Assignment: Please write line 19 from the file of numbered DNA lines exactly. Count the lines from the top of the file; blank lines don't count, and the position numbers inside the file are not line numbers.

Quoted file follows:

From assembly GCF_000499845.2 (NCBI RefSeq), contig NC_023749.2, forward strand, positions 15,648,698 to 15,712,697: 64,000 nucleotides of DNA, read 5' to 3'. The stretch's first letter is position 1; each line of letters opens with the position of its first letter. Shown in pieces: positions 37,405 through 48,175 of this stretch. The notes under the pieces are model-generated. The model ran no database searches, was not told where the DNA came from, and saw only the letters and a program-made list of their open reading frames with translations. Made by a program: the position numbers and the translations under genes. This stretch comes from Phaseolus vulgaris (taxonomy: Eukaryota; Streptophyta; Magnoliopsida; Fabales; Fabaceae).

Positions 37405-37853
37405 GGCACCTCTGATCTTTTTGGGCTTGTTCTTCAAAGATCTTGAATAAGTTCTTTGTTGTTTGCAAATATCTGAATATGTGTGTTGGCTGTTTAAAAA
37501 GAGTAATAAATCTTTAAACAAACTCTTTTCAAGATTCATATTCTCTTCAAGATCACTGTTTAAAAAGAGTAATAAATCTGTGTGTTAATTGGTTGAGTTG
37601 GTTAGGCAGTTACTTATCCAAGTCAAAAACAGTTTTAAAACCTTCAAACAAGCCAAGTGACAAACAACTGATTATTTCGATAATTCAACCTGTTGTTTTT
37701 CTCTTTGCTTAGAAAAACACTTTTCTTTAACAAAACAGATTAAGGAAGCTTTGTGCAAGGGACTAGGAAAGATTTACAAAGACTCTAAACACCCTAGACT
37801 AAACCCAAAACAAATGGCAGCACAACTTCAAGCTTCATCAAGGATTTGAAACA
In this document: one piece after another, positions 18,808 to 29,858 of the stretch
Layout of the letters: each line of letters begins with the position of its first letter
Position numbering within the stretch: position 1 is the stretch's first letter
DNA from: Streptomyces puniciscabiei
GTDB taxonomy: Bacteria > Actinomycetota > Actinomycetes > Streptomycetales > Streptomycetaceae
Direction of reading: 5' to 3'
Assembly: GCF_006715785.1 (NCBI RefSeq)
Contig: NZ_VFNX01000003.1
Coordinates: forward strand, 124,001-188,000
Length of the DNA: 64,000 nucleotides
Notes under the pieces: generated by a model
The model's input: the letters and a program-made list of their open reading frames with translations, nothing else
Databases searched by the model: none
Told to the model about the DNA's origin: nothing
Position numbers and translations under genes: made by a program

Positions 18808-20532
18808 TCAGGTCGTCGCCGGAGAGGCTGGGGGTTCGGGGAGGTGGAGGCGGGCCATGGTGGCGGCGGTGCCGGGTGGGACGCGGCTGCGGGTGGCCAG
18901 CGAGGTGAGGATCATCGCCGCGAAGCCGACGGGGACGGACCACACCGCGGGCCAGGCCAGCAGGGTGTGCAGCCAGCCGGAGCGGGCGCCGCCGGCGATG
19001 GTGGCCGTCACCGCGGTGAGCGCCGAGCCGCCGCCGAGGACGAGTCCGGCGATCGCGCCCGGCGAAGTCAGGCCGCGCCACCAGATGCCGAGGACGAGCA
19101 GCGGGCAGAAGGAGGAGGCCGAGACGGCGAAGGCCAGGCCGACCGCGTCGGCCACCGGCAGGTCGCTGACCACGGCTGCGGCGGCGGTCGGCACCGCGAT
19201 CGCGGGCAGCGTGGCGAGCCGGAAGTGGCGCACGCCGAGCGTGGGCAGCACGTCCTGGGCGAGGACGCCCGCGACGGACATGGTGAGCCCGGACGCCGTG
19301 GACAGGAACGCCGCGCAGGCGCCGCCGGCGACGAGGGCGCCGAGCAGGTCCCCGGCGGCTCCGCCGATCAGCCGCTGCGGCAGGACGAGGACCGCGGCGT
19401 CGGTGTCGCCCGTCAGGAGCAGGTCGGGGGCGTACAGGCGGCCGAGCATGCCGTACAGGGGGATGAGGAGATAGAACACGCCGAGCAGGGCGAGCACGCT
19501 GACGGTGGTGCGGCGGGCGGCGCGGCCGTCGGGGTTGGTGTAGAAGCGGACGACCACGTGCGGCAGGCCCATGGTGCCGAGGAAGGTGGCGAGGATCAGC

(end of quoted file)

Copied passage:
The model's input: the letters and a program-made list of their open reading frames with translations, nothing else